If retirement is around the corner, start thinking about what you will do when you are no longer working. You may think you’ll spend time traveling or playing golf or gardening. But all those items will only take part of your time.
What will you do for the rest of the time?
Many retirees plan to stop working, but they don’t think about how they will spend their time. Often, they are shocked to find out that they miss work after retiring.
If most of your time is spent at work, your social network is there as well. You probably spend more time with your colleagues than with your spouse.
Some retirees plan to continue staying in touch with colleagues. While intentions are there, it’s difficult when you’re not in the office daily.
If you’ve been at your company or in your industry for many years, you’re used to answering questions or solving problems. People seek you out for your knowledge. When you retire, you will no longer be a resource.
This sense of importance goes away when you stop working. It’s one of the frequent complaints I hear from retirees. They miss being important.
Before you stop working, be realistic about how it will impact you. If your identity is tied to your work, then rethink retirement.
Here are some suggestions to explore.
1- PART-TIME: Instead of stopping work completely at your current employment, phase into retirement. Your employer may need your expertise and would be willing to keep you employed part-time. Before agreeing to lesser hours, find out how it will impact your retirement and health care benefits.
2- CONSULTING: If you’re ready to leave your current employer, explore consulting in your field. Reach out to your network and find opportunities where you can leverage your experience. Set-up a business structure such as an LLC to separate your business from your personal activities. Be sure to check regulations for your industry and in the State where you reside.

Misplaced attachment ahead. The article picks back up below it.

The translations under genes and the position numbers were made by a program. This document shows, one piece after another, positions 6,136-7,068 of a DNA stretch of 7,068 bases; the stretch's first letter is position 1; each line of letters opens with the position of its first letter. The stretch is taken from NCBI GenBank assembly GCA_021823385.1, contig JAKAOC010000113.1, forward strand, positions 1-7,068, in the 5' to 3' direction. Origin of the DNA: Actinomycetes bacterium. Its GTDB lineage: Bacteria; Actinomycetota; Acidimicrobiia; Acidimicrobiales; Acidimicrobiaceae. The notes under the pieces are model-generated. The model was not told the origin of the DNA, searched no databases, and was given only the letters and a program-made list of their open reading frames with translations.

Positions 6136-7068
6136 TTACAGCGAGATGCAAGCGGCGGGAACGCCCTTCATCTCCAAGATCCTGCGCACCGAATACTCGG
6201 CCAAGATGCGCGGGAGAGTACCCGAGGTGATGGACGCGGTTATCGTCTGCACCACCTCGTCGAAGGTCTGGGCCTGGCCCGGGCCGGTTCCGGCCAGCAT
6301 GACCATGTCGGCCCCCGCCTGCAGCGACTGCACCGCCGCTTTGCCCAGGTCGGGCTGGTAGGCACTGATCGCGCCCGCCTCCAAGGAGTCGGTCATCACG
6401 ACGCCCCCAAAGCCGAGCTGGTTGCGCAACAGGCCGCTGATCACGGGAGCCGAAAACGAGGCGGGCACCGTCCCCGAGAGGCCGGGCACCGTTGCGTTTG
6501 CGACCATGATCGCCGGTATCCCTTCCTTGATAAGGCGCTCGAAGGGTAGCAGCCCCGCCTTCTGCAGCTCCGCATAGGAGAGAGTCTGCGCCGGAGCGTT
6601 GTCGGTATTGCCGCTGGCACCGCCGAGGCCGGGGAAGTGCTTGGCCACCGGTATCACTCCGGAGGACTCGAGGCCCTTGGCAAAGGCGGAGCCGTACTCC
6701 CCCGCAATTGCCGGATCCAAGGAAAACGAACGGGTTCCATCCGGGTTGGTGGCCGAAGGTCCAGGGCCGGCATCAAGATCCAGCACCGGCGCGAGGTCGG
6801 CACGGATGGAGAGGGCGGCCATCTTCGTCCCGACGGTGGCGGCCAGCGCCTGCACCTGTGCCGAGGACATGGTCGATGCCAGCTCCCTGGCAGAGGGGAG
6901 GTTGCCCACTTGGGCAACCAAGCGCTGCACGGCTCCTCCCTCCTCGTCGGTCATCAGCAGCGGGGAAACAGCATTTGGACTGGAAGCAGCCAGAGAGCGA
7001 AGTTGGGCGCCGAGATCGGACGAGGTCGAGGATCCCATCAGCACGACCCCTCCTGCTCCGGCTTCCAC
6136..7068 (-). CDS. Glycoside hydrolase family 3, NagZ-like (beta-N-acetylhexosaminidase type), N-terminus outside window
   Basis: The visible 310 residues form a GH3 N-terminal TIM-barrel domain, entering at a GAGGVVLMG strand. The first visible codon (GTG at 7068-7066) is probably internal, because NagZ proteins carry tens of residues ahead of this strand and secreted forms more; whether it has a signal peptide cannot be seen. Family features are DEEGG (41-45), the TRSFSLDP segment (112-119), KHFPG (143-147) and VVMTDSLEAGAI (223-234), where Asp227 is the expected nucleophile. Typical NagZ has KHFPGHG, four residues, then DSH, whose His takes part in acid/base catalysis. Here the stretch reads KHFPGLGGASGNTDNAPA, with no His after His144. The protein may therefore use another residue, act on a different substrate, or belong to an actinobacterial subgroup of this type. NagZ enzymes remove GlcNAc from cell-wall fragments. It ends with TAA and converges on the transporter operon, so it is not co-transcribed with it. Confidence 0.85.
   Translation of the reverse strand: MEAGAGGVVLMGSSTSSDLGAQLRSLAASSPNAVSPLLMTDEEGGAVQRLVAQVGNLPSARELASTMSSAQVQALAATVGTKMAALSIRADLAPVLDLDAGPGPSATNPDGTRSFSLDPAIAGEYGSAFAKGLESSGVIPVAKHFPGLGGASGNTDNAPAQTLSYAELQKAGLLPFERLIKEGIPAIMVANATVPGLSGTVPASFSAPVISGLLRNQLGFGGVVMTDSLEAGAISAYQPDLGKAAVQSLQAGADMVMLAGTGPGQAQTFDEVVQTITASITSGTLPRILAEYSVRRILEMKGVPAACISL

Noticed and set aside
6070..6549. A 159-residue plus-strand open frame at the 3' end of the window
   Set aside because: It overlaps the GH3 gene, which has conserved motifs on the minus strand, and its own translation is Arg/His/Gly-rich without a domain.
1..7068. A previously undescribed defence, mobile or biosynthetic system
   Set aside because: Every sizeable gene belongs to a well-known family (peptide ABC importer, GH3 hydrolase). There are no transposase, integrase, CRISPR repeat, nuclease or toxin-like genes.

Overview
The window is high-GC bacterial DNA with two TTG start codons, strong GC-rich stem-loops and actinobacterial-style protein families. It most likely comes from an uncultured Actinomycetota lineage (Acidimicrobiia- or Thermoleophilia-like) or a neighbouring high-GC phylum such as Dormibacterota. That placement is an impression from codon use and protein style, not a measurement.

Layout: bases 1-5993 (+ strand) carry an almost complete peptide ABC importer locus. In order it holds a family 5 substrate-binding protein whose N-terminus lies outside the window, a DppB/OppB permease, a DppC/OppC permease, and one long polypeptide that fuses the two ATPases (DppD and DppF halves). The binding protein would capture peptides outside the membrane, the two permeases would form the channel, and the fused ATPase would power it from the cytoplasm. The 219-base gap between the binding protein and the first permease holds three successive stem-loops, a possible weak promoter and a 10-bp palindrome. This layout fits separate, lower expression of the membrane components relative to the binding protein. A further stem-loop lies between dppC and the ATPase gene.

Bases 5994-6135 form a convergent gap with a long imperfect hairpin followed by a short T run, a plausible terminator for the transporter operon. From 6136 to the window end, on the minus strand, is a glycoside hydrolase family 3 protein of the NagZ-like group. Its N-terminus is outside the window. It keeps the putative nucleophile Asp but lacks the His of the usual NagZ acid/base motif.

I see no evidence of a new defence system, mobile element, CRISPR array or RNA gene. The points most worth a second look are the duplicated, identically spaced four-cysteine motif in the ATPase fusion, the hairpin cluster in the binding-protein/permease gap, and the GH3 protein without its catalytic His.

3- TEACHING: With your industry knowledge, you may be an ideal candidate to teach. Check with junior colleges, community colleges, and other local educational centers. Some classes need guest lecturers, or you may find an evening program to teach. You may meet all the requirements to teach, or you may need to attain a Ph.D.
4- PRO BONO: If you don’t need the income or health benefits, consider using your expertise for pro bono opportunities. Check to see if your professional society organizes volunteer activities. Or perhaps, there’s a nonprofit organization needing a leader or Board member. Another option to consider is to be a mentor at a local university.
5- NEW PATH: If you’re interested in pursuing something different, begin a new career path. It’s never too late to return to school. Some colleges offer senior discounts.
As you enter the next phase of life, recognize that retirement is being redefined. You don’t have to stop working if you find joy in work. Be bold and start exploring your options. In this way, you’ll begin retirement with a plan.
ABOUT THE AUTHOR:
Niv Persaud, CFP®, CDFA™, RICP®, CRPC®, is the Founder of Transition Planning & Guidance, LLC. Life is more than money. It’s about living the lifestyle you want and can afford. For that reason, Niv consults with clients on money, life, and work. Her approach capitalizes on techniques she learned throughout her career, including as a management consultant, executive recruiter, and financial advisor. Her services include developing spending plans, comprehensive financial plans, divorce financial reviews, retirement plans. Niv actively gives back to her community through her volunteer efforts. She believes in living life to the fullest by cherishing friendships, enjoying the beauty of nature and laughing often — even at herself. Her favorite quote is by Erma Bombeck, “When I stand before God at the end of my life, I would hope that I would not have a single bit of talent left and could say ‘I used everything you gave me.’”